The Flying Cloud, R505 - Season Four

Episode 381: I Suppose It's No Longer Much Of A Secret

The Brotherhood of Workers reaches the secret laboratory

Lieutenant-Commander Colson brought the R-87 to Cairns precisely on schedule -- with Michaelson aboard, matters could scarcely be otherwise. The station was busy, as elements of the Pacific Squadron passed through on a cruise to Melanesia, but the handling parties knew their business -- another testimony to Michaelson's strictness -- and the mooring went smoothly.

After the vessel was on the mast, Michaelson departed for his office, leaving Fenwick behind to handle the minutiae that attended an arrival. When these had been dealt with, the signalman headed to the administration building to report. He found Michaelson working his way through the pile of paperwork that had accumulated during his absence.

The senior captain didn't bother to look up. "I trust everything is in order," he said curtly.

"The R-87 has been taken to the shed for servicing, as you instructed," said Fenwick. "Colson expects her to be ready for flight in two days."

"That should serve," said Michaelson. "We're unlikely to need the vessel before then. Everett can keep an eye on the German and Japanese nationalists for us and the Soviets have been accounted for."

"Can we be certain they'll investigate the White Russian's secret laboratory?" asked Fenwick.

A smile flickered across Michaelson's face. It was the smile of player with a winning hand... or a swordsman who'd delivered a successful thrust. "They have no choice," he told his aide. "They'll know I'm trying to mislead them, but they can't take the chance there might be something there. This places severe limits on their scope of operations. If they fly directly to the site, they'll be low on consumables. If they resupply en route, we'll learn of this in ample time to take appropriate measures."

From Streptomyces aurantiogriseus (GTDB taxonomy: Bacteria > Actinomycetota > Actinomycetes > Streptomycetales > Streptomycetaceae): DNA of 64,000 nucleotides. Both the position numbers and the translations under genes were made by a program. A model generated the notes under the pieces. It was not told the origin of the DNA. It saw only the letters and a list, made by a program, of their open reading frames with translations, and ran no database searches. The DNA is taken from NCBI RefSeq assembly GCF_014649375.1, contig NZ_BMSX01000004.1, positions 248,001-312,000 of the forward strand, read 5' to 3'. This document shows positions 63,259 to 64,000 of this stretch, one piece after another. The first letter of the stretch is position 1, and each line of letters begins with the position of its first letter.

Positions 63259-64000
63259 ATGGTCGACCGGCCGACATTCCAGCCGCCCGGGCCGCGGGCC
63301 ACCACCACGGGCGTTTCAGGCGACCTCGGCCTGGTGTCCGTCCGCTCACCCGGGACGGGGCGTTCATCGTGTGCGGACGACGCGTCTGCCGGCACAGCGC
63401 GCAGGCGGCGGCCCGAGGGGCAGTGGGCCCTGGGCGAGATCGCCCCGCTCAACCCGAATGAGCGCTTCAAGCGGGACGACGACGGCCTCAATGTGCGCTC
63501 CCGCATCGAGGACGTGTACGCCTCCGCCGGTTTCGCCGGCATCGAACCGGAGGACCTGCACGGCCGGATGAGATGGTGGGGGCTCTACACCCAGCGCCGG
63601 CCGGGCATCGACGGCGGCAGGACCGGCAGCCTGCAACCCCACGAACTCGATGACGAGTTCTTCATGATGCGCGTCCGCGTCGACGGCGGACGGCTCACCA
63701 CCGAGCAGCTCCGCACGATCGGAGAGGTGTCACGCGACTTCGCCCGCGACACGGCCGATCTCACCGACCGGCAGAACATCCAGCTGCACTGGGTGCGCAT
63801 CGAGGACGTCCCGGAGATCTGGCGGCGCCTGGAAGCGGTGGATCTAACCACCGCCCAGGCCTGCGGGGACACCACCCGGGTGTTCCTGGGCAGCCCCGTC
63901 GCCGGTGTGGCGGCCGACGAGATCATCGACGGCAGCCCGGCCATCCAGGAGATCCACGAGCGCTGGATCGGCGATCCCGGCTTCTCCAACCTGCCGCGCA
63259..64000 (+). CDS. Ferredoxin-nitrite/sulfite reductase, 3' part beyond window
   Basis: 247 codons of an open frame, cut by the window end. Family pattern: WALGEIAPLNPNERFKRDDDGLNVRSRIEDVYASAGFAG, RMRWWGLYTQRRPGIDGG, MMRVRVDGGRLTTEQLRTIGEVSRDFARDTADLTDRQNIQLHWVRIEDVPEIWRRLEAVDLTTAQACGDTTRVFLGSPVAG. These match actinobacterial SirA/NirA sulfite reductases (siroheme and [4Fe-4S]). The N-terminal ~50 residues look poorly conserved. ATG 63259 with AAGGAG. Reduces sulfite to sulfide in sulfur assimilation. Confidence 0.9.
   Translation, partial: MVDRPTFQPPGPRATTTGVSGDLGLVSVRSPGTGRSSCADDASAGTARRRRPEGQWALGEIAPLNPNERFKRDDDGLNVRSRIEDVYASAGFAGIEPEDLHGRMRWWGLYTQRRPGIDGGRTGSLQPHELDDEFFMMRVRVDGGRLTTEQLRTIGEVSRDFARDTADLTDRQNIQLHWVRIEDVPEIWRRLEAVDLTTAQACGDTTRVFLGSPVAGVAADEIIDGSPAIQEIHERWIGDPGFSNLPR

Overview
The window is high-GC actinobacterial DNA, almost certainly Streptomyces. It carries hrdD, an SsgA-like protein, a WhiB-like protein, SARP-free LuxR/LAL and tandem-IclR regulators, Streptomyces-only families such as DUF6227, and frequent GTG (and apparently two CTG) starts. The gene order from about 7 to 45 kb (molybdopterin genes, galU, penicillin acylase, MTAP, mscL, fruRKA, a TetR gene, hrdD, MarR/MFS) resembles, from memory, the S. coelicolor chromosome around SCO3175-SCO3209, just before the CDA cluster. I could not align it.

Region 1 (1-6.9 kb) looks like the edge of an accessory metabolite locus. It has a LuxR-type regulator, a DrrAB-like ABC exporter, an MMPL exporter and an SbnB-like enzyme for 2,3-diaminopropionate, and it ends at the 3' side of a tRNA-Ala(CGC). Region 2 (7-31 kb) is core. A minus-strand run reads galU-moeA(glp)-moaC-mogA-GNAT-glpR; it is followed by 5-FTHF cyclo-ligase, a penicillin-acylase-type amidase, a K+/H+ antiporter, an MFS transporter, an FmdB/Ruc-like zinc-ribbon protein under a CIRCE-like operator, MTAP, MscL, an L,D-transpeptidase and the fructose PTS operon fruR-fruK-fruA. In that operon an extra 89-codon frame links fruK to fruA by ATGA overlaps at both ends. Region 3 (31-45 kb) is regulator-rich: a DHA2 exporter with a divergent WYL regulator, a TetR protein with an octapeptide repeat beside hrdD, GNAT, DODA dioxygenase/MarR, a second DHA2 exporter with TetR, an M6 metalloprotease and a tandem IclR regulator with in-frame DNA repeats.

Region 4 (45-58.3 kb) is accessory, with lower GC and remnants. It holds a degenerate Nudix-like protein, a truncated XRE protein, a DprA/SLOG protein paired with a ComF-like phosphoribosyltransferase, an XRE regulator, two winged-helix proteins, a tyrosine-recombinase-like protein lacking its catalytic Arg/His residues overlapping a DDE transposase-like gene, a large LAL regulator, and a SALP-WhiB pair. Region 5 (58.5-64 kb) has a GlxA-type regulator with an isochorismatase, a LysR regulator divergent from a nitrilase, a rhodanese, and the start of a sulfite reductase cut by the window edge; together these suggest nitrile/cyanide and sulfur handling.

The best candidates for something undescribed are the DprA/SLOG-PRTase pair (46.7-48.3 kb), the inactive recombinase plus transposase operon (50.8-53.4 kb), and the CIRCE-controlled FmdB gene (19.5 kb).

"What if they find something there?"

Michaelson made a dismissive gesture. "The place has been picked over quite thoroughly. What could they possibly find?"

Captain Loika studied the empty sky with some satisfaction. They'd crossed the Timor Sea at night to avoid observation, and dawn had found the Brotherhood of Workers off a deserted stretch of the north Australian coast. The only possible watchers would be pearl fishers or smugglers, neither of whom would be likely to report their presence. This left the Russians free to do as they chose.

Now they were heading west, searching for the White Russian laboratory. To their left, the shoreline was a succession of low headlands, sandy beaches, and mangrove swamps, interspersed with the occasional mud-choked estuary. Settlements were notable by their absence. Farther inland, the terrain grew drier, giving way to a landscape so empty it made ordinary deserts seem lush by comparison. It was difficult to imagine anything less like Kamchatka.

"What's that up ahead?" asked Tsukanov.

Loika looked where the commissar was pointing. Through binoculars, he could make our a clearing near the mouth of a small river. "That might be our laboratory," he replied. "Airman Chekov, reduce power to one third."

A short time later, they were maintaining station 1000' over the jungle, engines turning over at low revolutions to counter a light breeze from the northeast. Below them, the clearing spread out like a diagram of how to cut down brush if one wasn't too concerned about leaving a mess. It was quite obviously artificial -- strewn with recent stumps and criss-crossed by the tracks of heavy equipment.

"It doesn't look very secret," Tsukanov remarked. "Could this be some mine or lumber camp that isn't marked on our charts?"

"I don't see any buildings," said Loika. "This must be the site of the laboratory. Michaelson did say the place had been looted. This clearing must have been left by the looters."

"How long ago do you think this happened?" asked the commissar.

Loika studied the clearing, then chuckled. "Who can say?" he replied. "The brush is beginning to grow back. In Siberia, that would take years. Here in the tropics, it might take several minutes."